Child sexual abuse
The NSPCC estimates that 1 in 20 children in the UK are sexually abused, and 1 in 3 who are abused by adults do not tell anyone. Sexual abuse can cause serious physical and emotional harm both in the short term and long term.
We are determined to make sure that children are protected from abuse and where they have been abused there are proper services and support in place to help the child recover. If you a worried that a child may be being abused click here.
We aim to ensure that children are protected from abuse through the law, effective policies and practice and high quality services.
- Child sexual abuse within the family environment
We launched a national Inquiry into Child Sexual Abuse in the Family Environment in July 2014. It is looking at child sexual abuse which is perpetrated or facilitated by a family member, or which otherwise takes place within a family context or environment, whether or not by a family member. It follows on from our two year groundbreaking Inquiry into Child Sexual Abuse in Gangs and Groups.
- Recognition and Telling
We want to see better training for adults working with children in identifying the signs of abuse and neglect, so that children do not fall through the net. Adults need to understand the behaviour of children who are being abused or neglected. We developed the See Me, Hear Me framework which identifies the essential things that need to be in place to ensure effective local responses to child sexual exploitation. The pilot is being run by the University of Sussex.
Children and young people told us during our Inquiry into Child Sexual Exploitation in Gangs and Groups that they wanted effective PSHE (personal, social and health education). We believe it needs to be a statutory part of the curriculum so it can be taught in all maintained schools by properly trained professionals. Age appropriate relationships and sex education should form a key part of this, as should learning about physical, mental and emotional health.
Our previous work
In 2013 we concluded a ground-breaking and highly influential two year national Inquiry into child sexual exploitation in gangs and groups (CSEGG). Our work is continuing to result in more effective identification of children who have been or who are at risk of sexual exploitation and better services for those who have been.
Ten of the 11 initial Inquiry recommendations have already been implemented and numerous changes have been made by the police and professionals to improve responses to child sexual exploitation.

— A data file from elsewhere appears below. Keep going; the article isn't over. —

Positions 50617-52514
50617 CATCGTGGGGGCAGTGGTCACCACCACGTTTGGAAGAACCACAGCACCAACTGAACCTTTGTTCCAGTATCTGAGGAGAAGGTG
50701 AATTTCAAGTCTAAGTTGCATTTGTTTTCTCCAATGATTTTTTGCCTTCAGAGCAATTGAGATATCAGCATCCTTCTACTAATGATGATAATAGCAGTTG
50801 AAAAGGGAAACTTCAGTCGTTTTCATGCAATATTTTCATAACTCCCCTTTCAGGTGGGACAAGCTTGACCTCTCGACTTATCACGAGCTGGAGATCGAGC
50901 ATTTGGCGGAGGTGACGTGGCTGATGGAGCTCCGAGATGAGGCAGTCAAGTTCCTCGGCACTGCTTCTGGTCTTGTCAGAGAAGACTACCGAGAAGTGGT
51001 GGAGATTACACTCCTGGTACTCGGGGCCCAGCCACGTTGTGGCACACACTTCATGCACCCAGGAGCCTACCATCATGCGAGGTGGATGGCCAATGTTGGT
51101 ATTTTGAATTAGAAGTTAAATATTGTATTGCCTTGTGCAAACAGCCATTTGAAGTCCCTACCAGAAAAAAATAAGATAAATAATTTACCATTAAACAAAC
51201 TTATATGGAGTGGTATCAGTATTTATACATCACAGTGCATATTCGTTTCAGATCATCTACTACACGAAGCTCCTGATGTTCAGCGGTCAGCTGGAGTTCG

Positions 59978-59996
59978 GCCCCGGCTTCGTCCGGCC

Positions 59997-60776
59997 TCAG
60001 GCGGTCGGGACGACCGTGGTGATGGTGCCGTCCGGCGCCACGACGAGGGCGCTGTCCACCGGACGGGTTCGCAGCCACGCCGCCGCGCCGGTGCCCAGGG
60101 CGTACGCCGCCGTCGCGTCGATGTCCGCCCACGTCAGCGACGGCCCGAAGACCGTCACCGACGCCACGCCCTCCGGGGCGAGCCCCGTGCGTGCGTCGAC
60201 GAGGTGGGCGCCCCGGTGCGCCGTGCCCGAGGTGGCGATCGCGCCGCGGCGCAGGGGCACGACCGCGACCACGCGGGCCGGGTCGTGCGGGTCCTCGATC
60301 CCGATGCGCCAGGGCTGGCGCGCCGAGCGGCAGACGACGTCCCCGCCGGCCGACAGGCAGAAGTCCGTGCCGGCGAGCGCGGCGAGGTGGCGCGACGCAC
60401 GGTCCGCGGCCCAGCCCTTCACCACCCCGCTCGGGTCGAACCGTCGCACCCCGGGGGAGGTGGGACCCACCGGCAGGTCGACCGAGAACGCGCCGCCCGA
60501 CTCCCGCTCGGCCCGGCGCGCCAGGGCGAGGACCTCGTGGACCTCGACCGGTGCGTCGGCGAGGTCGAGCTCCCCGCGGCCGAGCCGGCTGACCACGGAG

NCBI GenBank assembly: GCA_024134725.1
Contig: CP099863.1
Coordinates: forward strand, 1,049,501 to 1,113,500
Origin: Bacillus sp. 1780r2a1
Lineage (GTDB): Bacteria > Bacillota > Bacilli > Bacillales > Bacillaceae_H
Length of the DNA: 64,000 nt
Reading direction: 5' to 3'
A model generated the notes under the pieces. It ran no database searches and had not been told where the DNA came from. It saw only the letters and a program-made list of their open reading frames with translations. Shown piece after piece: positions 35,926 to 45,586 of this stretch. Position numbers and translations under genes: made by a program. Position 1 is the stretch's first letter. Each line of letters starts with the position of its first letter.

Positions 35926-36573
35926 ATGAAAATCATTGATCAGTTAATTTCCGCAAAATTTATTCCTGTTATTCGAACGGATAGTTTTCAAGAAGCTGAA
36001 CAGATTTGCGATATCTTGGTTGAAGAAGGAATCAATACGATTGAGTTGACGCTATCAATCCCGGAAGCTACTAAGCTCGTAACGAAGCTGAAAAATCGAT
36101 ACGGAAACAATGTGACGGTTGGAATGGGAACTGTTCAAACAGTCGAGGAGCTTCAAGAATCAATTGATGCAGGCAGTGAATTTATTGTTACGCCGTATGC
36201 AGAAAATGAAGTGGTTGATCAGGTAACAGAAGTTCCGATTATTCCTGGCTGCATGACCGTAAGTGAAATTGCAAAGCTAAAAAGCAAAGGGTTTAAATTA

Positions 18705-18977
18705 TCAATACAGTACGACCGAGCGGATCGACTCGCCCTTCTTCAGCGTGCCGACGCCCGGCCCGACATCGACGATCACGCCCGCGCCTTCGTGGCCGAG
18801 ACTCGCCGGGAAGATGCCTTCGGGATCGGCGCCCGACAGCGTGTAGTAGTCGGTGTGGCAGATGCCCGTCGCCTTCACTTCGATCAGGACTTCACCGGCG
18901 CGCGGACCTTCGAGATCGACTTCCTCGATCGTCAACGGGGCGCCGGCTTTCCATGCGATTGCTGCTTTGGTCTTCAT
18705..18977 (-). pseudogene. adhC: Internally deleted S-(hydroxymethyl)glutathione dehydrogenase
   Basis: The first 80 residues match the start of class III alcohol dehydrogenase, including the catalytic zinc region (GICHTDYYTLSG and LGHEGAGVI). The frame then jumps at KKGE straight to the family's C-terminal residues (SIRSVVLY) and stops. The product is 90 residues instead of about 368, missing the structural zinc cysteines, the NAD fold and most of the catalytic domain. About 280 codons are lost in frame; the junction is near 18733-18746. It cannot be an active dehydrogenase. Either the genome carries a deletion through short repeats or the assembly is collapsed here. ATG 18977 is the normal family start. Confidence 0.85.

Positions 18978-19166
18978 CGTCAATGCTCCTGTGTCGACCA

Here are just some of the impacts our CSEGG Inquiry has had:
- Scale of sexual exploitation in groups and gangs
Our unique statutory powers enabled us to collect evidence to provide the most accurate information to date on the numbers of children and young people affected by and at risk of sexual exploitation.
- Understanding the risk factors
The data we collected enabled us to publish evidence on the risk factors associated with child sexual exploitation.
- Awareness raising
Our work resulted in hugely increased awareness of child sexual exploitation across local government, the police and the health service and wide scale development of local multi-agency plans to address it.
"It's so normalised that a lot of young people are like 'why bother reporting it?'" Young person
- Child protection guidelines
The Crown Prosecution Service developmed new guidelines on protecting vulnerable witnesses which make clear children are not responsible for their abuse.
- Government priorities
The Government placed a high priority on addressing child sexual exploitation.
- The police
A number of police services are proactively looking for victims of sexual exploitation using the approach developed through our Inquiry’s findings.
Our work on child sexual exploitation has particular focus and relevance to Article 34.
Find out more about the UNCRC.
Learn more about our work on child sexual abuse...
Below are some questions about child sexual abuse. You can find more questions and information on our Get Advice pages.
Questions about Child sexual abuse
What is sexual abuse?
Read more about What is sexual abuse?
Sexual abuse is when a child or young person is persuaded or forced into taking part in sexual activity with an adult or another young person.
What will happen if I tell someone?
Read more about What will happen if I tell someone?
If you tell a teacher, a doctor or the police, they will tell a social worker about it. A social worker’s job is to keep you safe from harm. The social worker will want to speak with you about wh
Will I be believed if I tell someone?
Read more about Will I be believed if I tell someone?
Sometimes, the person who has abused you will say that nobody will believe you, or that telling someone will make it worse. This is wrong. Remember that sexual abuse is never your fault. When yo